Cultural Cooperation In Europe: What Role For Foundations? - Summary

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Cultural Cooperation in Europe: What role for Foundations?

Executive Summary 28 October 2003

Fondazione Fitzcarraldo for


Cultural cooperation in Europe: What role for Foundations?

Executive Summary of the Final Report

EXECUTIVE SUMMARY

Background and aims The cultural cooperation framework in Europe is currently rapidly changing. The increasing will of the arts community to cooperate and to move into a “European cultural space”is not always supported by adequate financial resources or by the existing forms of support. Furthermore the process of European Union enlargement is bringing new perspectives, actors and issues to the debate. If the European dimension is increasingly becoming a natural arena for arts communities and their networks, the public and private national and supranational supporting institutions’ policies need to develop a new framework able to cope with these ongoing developments. An understanding of the new framework of international cultural cooperation and of its implications in terms of policies, tools and actors, a comprehensive evaluation of the experiences and practices developed in the past few years and of the key strategies set down for the near future are preconditions identified by the main public and private policy makers for defining appropriate and innovative strategies, action plans and methodologies. The aim of “Cultural Cooperation in Europe: What role for foundations” is to provide private Foundations with a quantitative and qualitative analysis of support for cultural cooperation in Europe, to supply the inputs necessary for designing a framework/ environment for future action, and to offer an illustrative identification of current and possible future partners. In other words the investigation is an attempt to draw the structure of a new environment, a map of opportunities that could be part of a new cooperative model, and to help encourage best use of the available resources and strategies already committed by foundations. Methodology and scope The field of cultural cooperation is extremely complex, and rich in its nuances. If the concept and the definition of culture and cultural cooperation adopted are too broad, the risk is for them to become all-embracing. To avoid such a possibility and the alternative of selecting a priori an artificial reference framework, the choice adopted for this research was to take an empirical approach, in order cumulatively to map the boundaries and outline the key issues. The working process was carried out through a balanced mixture of interviews, round table discussions, questionnaires and desk research. Quantitative indicators have therefore to be viewed with caution and are used here only to underpin qualitative arguments. In the context of this study, the term “foundation” is taken at face value, irrespective of widely different histories, legal frameworks, organizational structures, affiliations (or non-affiliation) and, importantly, funding patterns. The foundations included in the survey declare their support either for international cultural cooperation generally, or for arts and cultural organisations and programmes with international scope at national level. In addition programmes carried out by a sample of foundations supporting international cooperation in fields different from culture (e.g. core focus on civil society, education/ training, international development, scientific research) were also taken into account, with the aim of identifying examples of good practice and highlighting those programmes that nevertheless impact on culture. A picture of the state-of-the art The programmes offered in the European context cover a wide range of actions. In summary, artistic and cultural criteria play different roles and vary in meaning from one situation to another. Partners can be cultural operators, arts administrators, artists, citizens (in particular young people), policy makers, urban developers, scientists/ researchers/ academics. In all cases local links with grassroot organizations are sought and valued: the majority opinion is that these organisations are the ones most likely to be committed for the long-term. Within this context, the initiatives that stand out (with different impact levels and backgrounds) are those that encourage an approach Fondazione Fitzcarraldo for NEF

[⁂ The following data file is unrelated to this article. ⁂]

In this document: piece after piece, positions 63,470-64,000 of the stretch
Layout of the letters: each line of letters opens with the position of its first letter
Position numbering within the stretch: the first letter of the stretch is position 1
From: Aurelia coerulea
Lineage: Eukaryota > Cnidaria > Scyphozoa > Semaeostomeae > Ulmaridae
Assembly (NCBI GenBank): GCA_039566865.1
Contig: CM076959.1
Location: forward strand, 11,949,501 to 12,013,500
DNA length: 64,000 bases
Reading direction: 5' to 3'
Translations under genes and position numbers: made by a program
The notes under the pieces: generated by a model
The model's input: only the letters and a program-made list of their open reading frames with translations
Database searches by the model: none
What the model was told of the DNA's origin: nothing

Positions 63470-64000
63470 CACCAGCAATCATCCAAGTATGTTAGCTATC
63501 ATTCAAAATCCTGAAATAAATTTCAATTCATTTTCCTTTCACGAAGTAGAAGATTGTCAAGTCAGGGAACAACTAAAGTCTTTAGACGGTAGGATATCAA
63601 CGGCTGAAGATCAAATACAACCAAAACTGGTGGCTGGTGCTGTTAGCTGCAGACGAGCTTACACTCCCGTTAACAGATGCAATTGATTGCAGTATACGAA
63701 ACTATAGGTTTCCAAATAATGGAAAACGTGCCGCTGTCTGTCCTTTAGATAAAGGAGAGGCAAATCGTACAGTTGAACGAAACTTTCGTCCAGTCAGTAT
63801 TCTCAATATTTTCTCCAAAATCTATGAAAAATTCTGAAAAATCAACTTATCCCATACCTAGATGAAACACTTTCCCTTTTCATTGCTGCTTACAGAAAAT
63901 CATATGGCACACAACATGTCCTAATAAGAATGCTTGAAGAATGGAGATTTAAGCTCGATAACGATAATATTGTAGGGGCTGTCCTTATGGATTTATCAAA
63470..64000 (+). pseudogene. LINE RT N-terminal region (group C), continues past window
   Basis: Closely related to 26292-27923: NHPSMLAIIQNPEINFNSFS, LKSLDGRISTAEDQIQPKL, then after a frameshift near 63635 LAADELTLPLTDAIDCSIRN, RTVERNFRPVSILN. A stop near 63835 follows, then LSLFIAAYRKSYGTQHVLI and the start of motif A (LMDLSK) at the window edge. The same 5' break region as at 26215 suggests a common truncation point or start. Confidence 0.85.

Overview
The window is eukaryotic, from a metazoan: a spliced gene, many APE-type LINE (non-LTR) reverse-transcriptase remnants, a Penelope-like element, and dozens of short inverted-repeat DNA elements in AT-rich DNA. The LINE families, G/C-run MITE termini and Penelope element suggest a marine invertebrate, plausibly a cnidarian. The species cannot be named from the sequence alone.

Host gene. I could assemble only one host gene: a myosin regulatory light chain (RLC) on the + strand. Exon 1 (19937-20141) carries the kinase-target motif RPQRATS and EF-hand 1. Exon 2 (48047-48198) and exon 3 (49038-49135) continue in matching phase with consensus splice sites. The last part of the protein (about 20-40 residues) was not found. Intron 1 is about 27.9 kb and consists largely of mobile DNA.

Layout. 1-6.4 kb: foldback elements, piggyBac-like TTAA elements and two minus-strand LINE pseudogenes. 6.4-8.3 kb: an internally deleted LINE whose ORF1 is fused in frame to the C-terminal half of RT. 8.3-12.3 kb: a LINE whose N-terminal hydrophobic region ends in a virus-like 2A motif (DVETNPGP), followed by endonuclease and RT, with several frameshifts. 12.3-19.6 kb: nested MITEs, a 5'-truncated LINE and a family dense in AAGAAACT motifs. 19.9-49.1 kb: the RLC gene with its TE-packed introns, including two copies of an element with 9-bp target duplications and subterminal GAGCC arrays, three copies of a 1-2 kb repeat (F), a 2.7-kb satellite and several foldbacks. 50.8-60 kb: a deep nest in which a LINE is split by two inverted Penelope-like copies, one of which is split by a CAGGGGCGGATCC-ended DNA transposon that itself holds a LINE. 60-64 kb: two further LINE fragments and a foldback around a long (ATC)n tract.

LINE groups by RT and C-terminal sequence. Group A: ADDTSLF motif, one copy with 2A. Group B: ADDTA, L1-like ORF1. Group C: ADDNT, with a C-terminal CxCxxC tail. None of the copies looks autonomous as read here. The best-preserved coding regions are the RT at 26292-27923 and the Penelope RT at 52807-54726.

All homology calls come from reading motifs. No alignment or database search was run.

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Cultural cooperation in Europe: What role for Foundations?

Executive Summary of the Final Report